2.1.1 – Disable SSID broadcasting is no longer seen as a security measure. Again, as it should be; the check mark for “disable SSID broadcasts” should really have been labeled “disable one quarter of the ways in which SSIDs are broadcast”. Clearly, you can still pick up SSIDs even with SSID broadcasts “disabled”. Hiding a network that runs across the public airwaves does nothing to secure it.
3.4.1 – Despite clarifications, the standard is still kind of flakey as to what it means by “encryption key tied to user accounts” – does it mean a PEM file with NTFS ACls on it, or a Certificate Store encrypted with a key derived from the password? [The former will give up its secrets to anyone that can has a token, the latter requires that you have the key, which requires that you had the password – somewhat stronger than ‘just’ having the user token.]
4.1a – The list of SSL tests doesn’t ask to test that where SSL certificates are accepted, they must be in their valid time range, and not revoked. Those two checks should be a part of all SSL transactions. Without those checks, some of SSL’s security is removed.
4.1.1 – WEP can’t be implemented in new wireless implementations after March 31, 2009, and must be removed from use in all PCI-related wireless implementations after June 30, 2010. Do yourselves a favour and remove it now.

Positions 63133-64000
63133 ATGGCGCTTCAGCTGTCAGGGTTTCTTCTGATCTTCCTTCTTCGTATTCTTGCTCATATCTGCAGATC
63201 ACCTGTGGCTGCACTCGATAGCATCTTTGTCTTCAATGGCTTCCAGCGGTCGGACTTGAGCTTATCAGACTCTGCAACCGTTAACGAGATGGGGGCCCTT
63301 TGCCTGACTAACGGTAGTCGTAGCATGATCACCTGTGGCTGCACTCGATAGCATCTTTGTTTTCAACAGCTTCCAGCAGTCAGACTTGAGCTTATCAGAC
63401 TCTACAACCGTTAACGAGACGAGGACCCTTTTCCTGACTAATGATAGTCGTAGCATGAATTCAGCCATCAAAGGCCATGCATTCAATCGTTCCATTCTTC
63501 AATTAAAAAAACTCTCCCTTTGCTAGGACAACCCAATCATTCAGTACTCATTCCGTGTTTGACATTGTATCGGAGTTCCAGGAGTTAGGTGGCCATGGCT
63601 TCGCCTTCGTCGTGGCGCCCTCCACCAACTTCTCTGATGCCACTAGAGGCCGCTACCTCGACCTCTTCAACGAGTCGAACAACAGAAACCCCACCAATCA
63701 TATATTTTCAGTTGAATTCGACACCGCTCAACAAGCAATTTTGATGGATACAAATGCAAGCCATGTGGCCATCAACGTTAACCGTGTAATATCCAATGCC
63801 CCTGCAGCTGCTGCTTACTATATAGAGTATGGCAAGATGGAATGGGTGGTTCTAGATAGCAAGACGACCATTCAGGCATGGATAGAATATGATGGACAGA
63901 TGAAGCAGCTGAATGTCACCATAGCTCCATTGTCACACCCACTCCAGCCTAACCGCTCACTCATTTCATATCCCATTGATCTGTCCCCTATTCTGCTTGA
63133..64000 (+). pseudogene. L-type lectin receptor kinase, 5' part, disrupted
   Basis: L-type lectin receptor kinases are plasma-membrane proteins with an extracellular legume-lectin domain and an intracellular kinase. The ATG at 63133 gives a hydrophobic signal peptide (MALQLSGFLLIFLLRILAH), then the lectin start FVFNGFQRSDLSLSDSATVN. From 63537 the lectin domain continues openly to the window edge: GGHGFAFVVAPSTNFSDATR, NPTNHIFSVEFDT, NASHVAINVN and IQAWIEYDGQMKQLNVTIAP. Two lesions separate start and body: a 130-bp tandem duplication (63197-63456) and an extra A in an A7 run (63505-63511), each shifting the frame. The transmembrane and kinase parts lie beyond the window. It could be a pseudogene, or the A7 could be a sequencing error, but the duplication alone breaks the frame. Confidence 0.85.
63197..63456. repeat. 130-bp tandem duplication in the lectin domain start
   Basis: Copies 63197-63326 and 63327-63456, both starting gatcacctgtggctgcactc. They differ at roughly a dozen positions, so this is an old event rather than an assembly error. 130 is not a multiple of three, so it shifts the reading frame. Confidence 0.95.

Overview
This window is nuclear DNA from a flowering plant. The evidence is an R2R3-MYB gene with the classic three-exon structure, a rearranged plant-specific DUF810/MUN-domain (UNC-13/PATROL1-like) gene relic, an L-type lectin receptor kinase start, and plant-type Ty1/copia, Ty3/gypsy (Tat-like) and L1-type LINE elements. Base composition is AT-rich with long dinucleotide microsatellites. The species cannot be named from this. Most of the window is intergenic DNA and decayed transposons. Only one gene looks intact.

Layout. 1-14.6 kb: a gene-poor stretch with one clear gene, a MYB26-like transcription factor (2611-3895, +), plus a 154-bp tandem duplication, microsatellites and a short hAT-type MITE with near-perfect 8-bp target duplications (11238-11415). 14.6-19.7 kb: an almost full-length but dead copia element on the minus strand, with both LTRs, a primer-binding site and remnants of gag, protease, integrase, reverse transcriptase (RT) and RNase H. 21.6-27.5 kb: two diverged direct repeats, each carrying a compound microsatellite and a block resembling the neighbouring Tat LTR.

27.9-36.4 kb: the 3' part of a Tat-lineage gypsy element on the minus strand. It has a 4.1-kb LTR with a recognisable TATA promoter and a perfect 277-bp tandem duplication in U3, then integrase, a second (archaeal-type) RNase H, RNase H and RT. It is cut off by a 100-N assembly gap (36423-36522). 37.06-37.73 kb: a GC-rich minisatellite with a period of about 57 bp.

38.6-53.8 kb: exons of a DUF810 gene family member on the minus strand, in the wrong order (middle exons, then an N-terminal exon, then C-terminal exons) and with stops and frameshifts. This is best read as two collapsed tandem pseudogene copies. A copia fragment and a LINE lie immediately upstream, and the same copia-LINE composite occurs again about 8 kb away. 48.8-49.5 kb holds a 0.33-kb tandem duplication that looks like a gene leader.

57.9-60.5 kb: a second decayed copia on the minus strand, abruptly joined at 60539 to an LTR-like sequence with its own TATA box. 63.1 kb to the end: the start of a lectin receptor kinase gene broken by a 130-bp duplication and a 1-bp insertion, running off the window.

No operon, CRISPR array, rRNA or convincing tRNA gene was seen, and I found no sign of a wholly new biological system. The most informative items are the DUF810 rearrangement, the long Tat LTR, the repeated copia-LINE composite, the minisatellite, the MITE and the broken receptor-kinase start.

5.1 – Removed the statement that “Systems commonly affected by viruses typically do not include UNIX-based operating systems or mainframes”. Apparently UNIX doesn’t have anything technical, other than a lack of market penetration and a slightly better-educated user base (because you have to be), that prevents viruses.
5.1.1 – Antivirus measures should detect and address “all known types of malicious software”, not merely “other malicious software”. Presumably that means something – but the goal here, of course, is to remind you that there are many kinds of malicious software that you should prevent from infecting your systems, and particularly those systems involved in the processing of credit card data.
6.1 – Security patches no longer have to be installed in 30 days, you now have one month. What you gain in January, March, May, July, Octember and Decober, apparently you lose in February.
6.5b – A sampling of developers must be interviewed at testing time, to ensure that they are “knowledgeable in secure coding techniques”. This could be interesting – first you have to enumerate your developers, then you have to find them, then you have to randomly select some of them, then you have to hope that they can communicate.
6.5.1-10 – The OWASP top-ten are included specifically in the PCI DSS document, with a note that if the top-ten change, the new top-ten must be used in preference the 6.5.1-10. Always go and get the fresh OWASP top ten, because they’ll be out of date practically as soon as the ink is dry on the PCI DSS standard.